Title: Faculty & research interests





Thomas M Jessell
Thomas M Jessell, PhD
Claire Tow Professor
Full Member

Department: Neuroscience
Biochemistry and Molecular Biophysics

212- 305-1531 

Personal Website

Disease Models:

Stem Cell Categories:

Model Organisms: Rodent

Themes: Brain, Neurodegeneration

Tom Jessell is Claire Tow Professor in the Departments of Neuroscience and Biochemistry and Molecular Biophysics at Columbia University. He is also an Investigator of the Howard Hughes Medical Institute and a co-Director of the Columbia/Kavli Institute for Brain Science. Jessell's research has examined the cellular and molecular mechanisms that control the assembly and function of the spinal motor system. His work has defined how the diverse neuronal elements that form sensory-motor circuits acquire their identity, how neuronal identity directs the formation of selective synaptic connections, and how the precision of network wiring controls refined motor skills such as locomotion. Jessell is a Fellow of the Royal Society, a Foreign Associate of the US National Academy of Sciences, and was a co-recipient of the 2008 Kavli Prize in Neuroscience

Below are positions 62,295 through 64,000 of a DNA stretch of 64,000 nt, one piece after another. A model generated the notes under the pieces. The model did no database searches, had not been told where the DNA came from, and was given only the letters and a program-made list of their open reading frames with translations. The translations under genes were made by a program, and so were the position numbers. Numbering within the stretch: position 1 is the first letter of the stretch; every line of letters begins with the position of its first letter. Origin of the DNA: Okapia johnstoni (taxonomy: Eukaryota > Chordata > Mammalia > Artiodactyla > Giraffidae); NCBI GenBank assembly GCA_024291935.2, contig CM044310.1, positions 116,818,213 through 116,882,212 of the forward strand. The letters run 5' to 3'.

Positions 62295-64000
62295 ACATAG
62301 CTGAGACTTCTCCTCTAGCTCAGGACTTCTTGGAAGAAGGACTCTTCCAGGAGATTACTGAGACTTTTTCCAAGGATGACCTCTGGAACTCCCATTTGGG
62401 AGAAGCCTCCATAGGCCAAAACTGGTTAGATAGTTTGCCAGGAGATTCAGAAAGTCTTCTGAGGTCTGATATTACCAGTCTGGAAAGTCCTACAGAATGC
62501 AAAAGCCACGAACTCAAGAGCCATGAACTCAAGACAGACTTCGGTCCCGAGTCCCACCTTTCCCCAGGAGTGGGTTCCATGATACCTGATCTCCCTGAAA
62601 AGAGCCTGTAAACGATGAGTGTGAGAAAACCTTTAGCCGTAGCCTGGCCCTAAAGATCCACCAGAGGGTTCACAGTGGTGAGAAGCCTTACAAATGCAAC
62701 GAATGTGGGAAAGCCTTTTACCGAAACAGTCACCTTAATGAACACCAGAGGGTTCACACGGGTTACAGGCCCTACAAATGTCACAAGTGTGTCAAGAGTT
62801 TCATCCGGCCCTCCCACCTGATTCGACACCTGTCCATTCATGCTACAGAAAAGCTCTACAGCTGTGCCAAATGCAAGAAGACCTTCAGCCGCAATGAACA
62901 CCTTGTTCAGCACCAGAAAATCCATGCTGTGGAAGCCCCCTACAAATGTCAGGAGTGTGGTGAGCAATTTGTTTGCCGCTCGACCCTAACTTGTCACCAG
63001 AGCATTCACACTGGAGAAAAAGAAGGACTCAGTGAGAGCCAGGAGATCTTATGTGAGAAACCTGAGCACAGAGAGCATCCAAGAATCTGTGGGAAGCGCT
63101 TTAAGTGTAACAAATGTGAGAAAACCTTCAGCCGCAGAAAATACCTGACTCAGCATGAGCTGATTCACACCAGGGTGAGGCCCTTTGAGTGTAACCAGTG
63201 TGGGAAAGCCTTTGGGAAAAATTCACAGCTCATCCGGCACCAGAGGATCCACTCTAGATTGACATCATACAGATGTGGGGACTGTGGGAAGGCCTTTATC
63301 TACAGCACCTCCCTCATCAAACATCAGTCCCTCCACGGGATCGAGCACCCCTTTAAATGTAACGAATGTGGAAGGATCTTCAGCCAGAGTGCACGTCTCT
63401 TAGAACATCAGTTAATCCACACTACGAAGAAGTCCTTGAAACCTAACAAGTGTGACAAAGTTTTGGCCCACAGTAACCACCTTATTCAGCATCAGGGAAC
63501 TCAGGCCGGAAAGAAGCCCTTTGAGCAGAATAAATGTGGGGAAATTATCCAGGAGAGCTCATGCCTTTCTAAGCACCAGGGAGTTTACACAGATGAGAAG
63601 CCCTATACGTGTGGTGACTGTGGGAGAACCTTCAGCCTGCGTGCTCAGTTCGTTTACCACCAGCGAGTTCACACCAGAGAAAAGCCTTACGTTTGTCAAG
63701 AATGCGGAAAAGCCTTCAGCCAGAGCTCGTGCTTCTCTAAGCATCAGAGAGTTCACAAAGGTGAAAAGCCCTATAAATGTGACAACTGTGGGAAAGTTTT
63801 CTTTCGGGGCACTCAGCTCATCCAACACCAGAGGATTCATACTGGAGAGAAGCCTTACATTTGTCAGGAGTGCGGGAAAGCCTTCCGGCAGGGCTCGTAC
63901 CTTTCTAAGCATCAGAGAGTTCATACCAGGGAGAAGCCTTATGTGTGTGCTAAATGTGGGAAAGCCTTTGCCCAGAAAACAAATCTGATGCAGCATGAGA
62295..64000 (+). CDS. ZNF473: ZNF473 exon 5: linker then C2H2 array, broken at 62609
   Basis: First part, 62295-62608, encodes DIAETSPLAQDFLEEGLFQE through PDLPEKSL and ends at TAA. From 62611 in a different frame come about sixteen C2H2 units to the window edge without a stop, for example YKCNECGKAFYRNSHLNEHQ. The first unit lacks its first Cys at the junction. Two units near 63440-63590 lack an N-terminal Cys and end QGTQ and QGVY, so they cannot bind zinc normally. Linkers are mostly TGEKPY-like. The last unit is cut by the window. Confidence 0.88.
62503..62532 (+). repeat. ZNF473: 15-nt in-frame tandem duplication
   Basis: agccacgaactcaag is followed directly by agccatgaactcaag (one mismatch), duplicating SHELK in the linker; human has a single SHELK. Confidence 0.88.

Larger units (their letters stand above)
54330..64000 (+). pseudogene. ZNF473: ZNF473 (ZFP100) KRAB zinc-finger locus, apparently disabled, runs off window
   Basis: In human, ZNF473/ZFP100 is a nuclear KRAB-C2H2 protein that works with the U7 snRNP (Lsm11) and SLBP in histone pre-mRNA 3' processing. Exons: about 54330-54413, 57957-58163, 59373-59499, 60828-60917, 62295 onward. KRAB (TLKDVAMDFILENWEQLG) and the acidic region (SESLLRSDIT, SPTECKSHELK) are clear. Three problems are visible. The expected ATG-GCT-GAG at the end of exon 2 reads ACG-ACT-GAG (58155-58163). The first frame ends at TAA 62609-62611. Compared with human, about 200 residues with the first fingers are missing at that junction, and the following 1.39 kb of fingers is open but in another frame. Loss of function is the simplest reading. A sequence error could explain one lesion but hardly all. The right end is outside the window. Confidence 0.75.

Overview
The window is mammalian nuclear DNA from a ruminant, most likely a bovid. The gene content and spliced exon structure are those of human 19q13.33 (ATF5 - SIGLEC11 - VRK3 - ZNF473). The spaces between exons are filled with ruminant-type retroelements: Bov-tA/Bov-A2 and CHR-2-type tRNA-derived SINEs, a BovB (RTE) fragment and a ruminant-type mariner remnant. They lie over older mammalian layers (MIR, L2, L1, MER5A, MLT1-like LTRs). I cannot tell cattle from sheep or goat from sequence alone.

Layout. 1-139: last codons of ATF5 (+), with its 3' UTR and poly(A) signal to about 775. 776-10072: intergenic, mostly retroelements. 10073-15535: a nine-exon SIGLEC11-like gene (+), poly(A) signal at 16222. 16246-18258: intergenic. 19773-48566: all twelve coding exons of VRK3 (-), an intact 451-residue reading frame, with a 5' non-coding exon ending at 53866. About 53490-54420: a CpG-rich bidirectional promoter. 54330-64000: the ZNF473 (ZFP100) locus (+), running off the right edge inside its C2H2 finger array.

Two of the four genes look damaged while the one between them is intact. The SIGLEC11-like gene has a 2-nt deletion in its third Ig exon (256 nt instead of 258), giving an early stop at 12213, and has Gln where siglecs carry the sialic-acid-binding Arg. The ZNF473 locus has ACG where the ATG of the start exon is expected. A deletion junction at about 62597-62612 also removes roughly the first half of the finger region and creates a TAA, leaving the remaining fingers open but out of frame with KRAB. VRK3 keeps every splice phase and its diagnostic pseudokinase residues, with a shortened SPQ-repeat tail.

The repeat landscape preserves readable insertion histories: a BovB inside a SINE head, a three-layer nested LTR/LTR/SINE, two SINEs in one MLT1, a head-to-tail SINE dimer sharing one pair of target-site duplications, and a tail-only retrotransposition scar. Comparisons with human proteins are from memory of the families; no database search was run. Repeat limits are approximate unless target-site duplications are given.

Ciatto, C., Bahna, F., Zampieri, N., VanSteenhouse, H.C., Ranscht, B., Katsamba, P., Ahlsen, G., Posy, S., Vendome, J., Jessell, T.M., Honig, B., and Shapiro, L.
T-cadherin structures reveal a novel cadherin adhesive binding mechanism. Nature Structural Biology 17:339-47. (2010)

Peljto, M., Dasen. J.S., Mazzoni, E.O., Jessell, T.M., and Wichterle, H.
Functional diversity of ESC-derived motor neuron subtypes reveled through intraspinal transplantation. Cell Stem Cell 7:355-66. (2010)

Hantman, A.W. and Jessell, T.M.
Clarke’s column neurons as the focus of a corollary discharge circuit. Nature Neuroscience 13:1233-39. (2010)

Lek, M., Dias, J.M., Marklund, U., Uhde, C.W., Kurdija, S., Lei, Q., Sussel, L., Rubenstein, J. L., Matise, M.P., Arnold, H-H, Jessell, T.M., and Ericson, J.
A homeodomain feedback circuit underlies step-function interpretation of a Shh morphogen gradient during ventral neural patterning. Development. 137:4051-60. (2010)

Grillner, S., and Jessell, T.M.
Measured motion: searching for simplicity in spinal locomotor networks Current Opinion in Neurobiology 19:572-86. (2009)

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